Asthma Risk Higher For
Infants Who Swim Indoors
If taking your infant to swim class
seems like a fun way of bonding-with-baby, you might want to think
twice about the idea.
That's because a new European study
has found that infants who were regularly exposed to the chlorinated
air of indoor swimming pools were more at risk for developing
asthma than were infants who didn't swim indoors.
"Our data suggest that infant swimming practice in chlorinated
indoor swimming pools is associated with airway changes that,
along with other factors, seem to predispose children to the development
of asthma and recurrent bronchitis," wrote the Belgian researchers.
They also found the effect was stronger for babies who swam indoors
and were also exposed to environmental tobacco smoke.
The findings appear in the June issue of Pediatrics.
The researchers surveyed 341 schoolchildren from Brussels and
their parents. At the time the study began, the youngsters were
between the ages of 10 and 13. The children and their parents
were asked about their asthma status, other environmental exposures,
and whether or not they had gone to indoor swimming pools as infants.
Forty-three children from that group had regularly been to indoor
swimming pools in their infancy, according to the study. The children
had to have had at least 2.5 cumulative hours on indoor pool exposure
to be included in this smaller group.
Blood samples were taken from the children to measure markers
of lung health, and average air sample tests were obtained from
the pools the youngsters visited.
The researchers found that children who went swimming indoors
as infants were 50 percent more likely to report wheezing, almost
four times as likely to experience chest tightness, and had more
than double the risk of experiencing shortness of breath, compared
to the children who hadn't been regular swimmers as infants.
The study also found that exposure to passive smoke alone didn't
seem to increase a child's risk of asthma, but when coupled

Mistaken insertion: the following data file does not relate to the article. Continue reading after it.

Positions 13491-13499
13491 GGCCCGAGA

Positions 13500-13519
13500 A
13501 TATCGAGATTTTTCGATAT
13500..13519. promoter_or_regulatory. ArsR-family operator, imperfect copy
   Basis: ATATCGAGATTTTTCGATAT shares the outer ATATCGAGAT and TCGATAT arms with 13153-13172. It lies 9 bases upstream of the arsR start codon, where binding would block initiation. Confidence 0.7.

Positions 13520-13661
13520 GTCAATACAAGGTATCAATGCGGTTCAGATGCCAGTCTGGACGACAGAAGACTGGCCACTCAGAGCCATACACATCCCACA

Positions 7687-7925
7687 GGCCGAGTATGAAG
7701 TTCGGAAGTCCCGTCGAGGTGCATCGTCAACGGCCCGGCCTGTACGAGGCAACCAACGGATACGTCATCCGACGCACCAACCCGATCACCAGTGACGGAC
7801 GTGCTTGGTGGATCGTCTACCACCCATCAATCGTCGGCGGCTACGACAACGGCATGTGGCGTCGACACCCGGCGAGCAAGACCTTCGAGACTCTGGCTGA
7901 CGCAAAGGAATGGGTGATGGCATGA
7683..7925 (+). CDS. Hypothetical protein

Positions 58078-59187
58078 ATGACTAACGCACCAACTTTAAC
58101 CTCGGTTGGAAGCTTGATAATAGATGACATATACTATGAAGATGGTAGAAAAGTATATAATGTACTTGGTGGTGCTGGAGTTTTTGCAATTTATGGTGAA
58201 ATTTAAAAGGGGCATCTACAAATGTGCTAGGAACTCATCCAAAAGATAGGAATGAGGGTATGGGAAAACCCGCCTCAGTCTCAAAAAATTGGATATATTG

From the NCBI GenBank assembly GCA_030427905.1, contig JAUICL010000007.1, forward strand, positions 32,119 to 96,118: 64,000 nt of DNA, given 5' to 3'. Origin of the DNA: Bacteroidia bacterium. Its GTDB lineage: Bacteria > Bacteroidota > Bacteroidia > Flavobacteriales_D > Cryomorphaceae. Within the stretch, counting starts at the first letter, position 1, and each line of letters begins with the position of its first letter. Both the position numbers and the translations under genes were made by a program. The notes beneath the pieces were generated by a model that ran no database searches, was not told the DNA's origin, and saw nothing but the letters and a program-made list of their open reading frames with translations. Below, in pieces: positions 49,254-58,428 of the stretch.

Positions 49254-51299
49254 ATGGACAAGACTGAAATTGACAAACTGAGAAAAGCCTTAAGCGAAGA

with indoor swimming, the risk of developing lung problems was
The study authors suggest that the risk might be higher because
exposure to chemicals, such as chlorine, may alter the lining
of the lungs, predisposing youngsters to airway disease.
Does that mean you can't ever take your baby swimming?
"It certainly makes us reconsider taking these young kids
swimming if it may be detrimental to lung development," said
Dr. Alan Khadavi, a pediatric asthma specialist at New York University
Medical Center in New York City. "But it's a small study,
so I think it's too soon to tell parents that they can't
take kids swimming. It's something to think about, but there's
no direct link at this point."
While disinfection of swimming pools with chlorine is essential
for safe swimming, study author Alfred Bernard, the research director
of the National Fund for Scientific Research in Belgium, said
that parents and pool managers should be aware that chlorine-based
disinfectants can be used safely only if their levels are maintained
in an optimal range which allows the chlorine to minimize infections
without increasing the risk of toxicity.
"If levels are too low, infectious risks can increase, and
if levels are too high, it is the toxic risks that can increase.
Hence, the importance of hygiene and of carefully controlling
the pH of the water to minimize the amount of chlorine needed
for disinfection. Chlorine should not replace water filtration
and hygiene to achieve a clear and blue water. Chlorine should
only be used as a disinfectant and not a cleaning agent,"
"If [swimming] is a regular activity, I can only recommend
parents don't take their baby in poorly managed pools where
water and air contain excessive levels of chlorine. Such pools
can be identified by the very strong chlorine smell in the air
or at their surface as well as by the irritating effects on the
eyes or upper respiratory tract that one may feel after swimming.
If it is [your] own pool, parents should avoid over-chlorinating
the water," he added.
"It is important to realize that studies on the safety of
these chemicals for young children have started only recently.
Thus, another cautious attitude for babies is not to leave them
too much time in the water," Bernard said.
He also recommended that kids should swim no more than 20 minutes
and that parents should discourage infants and young children
from drinking pool water.